Many people are bad at estimating how often and how long they’re on the phone. Interestingly, you can predict who will overestimate and who will underestimate their phone usage, according to the 2009 study, “Factors influencing self-report of mobile phone use” by Dr Lada Timotijevic et al. For this study, a self-reported estimate is considered accurate if it is within 10% of the actual number:
|Number of phone calls
||(number of people)
||(number of people)
||(number of people)
|Duration of phone calls
If people are bad at estimating their phone use, does this mean that people are bad at all self-reporting tasks?
Not surprisingly, it depends how long it’s been since the event they’re trying to remember. It also depends on other factors. Here are some factoids that should convince you to be careful with self-reported user data that you collect.
What’s the problem with self-reported data?
On questions that ask respondents to remember and count specific events, people frequently have trouble because their ability to recall is limited. Instead of answering “I’m not sure,” people typically use partial information from memory to construct or infer a number. In 1987, N.M. Bradburn et al found that U.S. respondents to various surveys had trouble answering such questions as:
- During the last 2 weeks, on days when you drank liquor, about how many drinks did you have?
- During the past 12 months, how many visits did you make to a dentist?
- When did you last work at a full-time job?
To complicate matters, not all self-report data is suspect. Can you predict which data is likely to be accurate or inaccurate?
- Self-reported Madagascar crayfish harvesting—quantities, effort, and harvesting locations—collected in interviews was shown reliable (2008, Julia P. G. Jones et al).
- Self-reported eating behaviour by people with binge-eating disorders was shown “acceptably” reliable, especially for bulimic episodes (2001, Carlos M. Grilo et al).
- Self-reported condom use was shown accurate over the medium term, but not in the short term or long term (1995, James Jaccard et al).
- Self-reported numbers of sex partners were underreported and sexual experiences and condom use overreported a year later when compared to self-reported data at the time (2002, Maryanne Garry et al).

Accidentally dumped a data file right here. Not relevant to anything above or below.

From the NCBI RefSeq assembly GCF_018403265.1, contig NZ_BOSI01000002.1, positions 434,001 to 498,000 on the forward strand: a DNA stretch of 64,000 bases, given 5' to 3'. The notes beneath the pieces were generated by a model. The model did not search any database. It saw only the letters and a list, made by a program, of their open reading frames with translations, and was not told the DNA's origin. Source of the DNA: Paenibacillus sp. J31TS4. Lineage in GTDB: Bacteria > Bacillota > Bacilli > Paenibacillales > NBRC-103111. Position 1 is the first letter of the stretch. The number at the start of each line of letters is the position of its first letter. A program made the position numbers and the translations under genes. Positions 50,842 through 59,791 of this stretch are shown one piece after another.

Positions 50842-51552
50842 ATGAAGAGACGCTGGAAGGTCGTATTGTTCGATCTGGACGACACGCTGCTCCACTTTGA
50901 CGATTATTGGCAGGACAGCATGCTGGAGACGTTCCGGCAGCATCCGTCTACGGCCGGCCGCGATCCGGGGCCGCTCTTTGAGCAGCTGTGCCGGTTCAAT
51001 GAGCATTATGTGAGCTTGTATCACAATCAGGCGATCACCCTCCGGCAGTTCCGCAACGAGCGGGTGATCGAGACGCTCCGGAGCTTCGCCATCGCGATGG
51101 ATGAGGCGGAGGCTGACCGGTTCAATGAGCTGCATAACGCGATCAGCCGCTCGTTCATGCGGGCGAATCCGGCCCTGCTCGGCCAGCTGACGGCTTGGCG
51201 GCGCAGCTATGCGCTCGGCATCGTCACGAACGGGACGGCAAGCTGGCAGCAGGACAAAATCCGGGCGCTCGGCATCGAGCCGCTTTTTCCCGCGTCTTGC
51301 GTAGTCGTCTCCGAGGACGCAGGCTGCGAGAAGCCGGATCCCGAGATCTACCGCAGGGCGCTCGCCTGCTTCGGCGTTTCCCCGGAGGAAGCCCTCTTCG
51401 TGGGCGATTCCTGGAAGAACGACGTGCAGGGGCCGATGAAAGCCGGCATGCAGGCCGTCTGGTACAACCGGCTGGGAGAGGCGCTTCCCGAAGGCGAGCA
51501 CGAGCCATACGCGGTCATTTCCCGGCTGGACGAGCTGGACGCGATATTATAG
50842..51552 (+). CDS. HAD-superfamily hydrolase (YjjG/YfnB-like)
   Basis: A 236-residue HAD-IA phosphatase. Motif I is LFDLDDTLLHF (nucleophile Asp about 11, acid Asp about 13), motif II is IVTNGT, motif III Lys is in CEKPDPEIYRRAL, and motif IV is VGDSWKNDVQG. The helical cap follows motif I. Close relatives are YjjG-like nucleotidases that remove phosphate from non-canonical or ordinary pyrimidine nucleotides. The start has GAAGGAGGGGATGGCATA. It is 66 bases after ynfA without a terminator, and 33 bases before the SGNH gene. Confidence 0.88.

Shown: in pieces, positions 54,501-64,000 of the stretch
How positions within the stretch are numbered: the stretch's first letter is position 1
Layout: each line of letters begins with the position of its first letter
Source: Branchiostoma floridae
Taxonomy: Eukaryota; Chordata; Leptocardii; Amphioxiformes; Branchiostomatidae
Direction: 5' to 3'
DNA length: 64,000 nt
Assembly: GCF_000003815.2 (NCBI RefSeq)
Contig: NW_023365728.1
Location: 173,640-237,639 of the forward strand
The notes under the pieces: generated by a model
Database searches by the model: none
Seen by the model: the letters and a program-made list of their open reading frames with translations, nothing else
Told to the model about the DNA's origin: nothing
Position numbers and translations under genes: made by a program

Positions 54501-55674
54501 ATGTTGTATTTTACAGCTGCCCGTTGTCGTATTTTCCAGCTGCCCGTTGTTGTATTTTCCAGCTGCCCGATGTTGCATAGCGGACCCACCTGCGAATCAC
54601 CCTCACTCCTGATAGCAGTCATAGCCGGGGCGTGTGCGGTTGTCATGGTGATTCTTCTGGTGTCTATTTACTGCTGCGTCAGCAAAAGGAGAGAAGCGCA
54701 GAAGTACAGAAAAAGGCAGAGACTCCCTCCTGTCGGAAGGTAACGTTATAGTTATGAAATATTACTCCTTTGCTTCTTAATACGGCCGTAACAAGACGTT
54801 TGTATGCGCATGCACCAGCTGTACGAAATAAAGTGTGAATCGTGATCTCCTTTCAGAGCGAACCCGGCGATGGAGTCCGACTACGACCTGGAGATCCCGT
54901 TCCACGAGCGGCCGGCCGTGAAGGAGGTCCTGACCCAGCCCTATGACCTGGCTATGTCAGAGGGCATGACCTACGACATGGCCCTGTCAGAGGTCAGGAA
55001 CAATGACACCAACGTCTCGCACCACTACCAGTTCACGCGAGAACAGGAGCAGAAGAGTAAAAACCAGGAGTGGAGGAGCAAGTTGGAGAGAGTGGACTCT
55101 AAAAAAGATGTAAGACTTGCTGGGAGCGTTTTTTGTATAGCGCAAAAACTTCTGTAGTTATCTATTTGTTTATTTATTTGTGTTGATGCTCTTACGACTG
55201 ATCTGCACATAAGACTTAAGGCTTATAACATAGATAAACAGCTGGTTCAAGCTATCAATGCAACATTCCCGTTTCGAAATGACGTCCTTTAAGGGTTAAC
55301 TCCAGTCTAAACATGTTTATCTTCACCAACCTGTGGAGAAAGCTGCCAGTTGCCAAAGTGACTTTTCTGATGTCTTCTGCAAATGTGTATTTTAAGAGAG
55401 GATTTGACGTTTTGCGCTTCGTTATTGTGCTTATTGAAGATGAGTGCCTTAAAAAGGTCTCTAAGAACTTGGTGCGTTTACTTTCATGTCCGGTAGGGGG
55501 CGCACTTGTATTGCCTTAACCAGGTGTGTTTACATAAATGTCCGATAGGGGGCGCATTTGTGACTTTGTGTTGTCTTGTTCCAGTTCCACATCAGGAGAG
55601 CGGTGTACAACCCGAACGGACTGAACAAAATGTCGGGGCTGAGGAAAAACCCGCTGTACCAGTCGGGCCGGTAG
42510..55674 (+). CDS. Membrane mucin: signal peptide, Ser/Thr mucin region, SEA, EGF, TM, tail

- Self-reported questions about family background, such as father’s employment, result in “seriously biased” research findings in studies of social mobility in The Netherlands—by as much as 41% (2008, Jannes Vries and Paul M. Graaf).
- Participation in a weekly worship service is overreported in U.S. polls. Polls say 40% but attendance data says 22% (2005, C. Kirk Hadaway and Penny Long Marler).
Can you improve self-reported data that you collect?
Yes, you can. Consider these:
- Decomposition into categories. Estimates of credit-card spending gets more accurate if respondents are asked for separate estimates of their expenditures on, say, entertainment, clothing, travel, and so on (2002, J. Srivastava and P. Raghubir ).
For your quantitative or qualitative usability research or other user research, it’s easy to write your survey questions or your lines of inquiry so they ask for data in a decomposited form.
- Real-time data collection. Collecting self-reported real-time data from patients in their natural environments “holds considerable promise” for reducing bias (2002, Michael R. Hufford and Saul Shiffman).
This finding is from 2002. Social-media tools and handheld devices now make real-time data collection more affordable and less unnatural. For example, use text messages or Twitter to send reminders and receive immediate direct/private responses.
- Fuzzy set collection methods. Fuzzy-set representations provide a more complete and detailed description of what participants recall about past drug use (2003, Georg E. Matt et al).
If you’re afraid of math but want to get into fuzzy sets, try a textbook (for example, Fuzzy set social science by Charles Ragin), audit a fuzzy-math course for social sciences (auditing is a low-stakes way to get things explained), or hire a tutor in math or sociology/anthropology to teach it to you.
Also, when there’s a lot at stake, use multiple data sources to examine the extent of self-report response bias, and to determine whether it varies as a function of respondent characteristics or assessment timing (2003, Frances K. Del Boca and Jack Darkes). Remember that your qualitative research is also one of those data sources.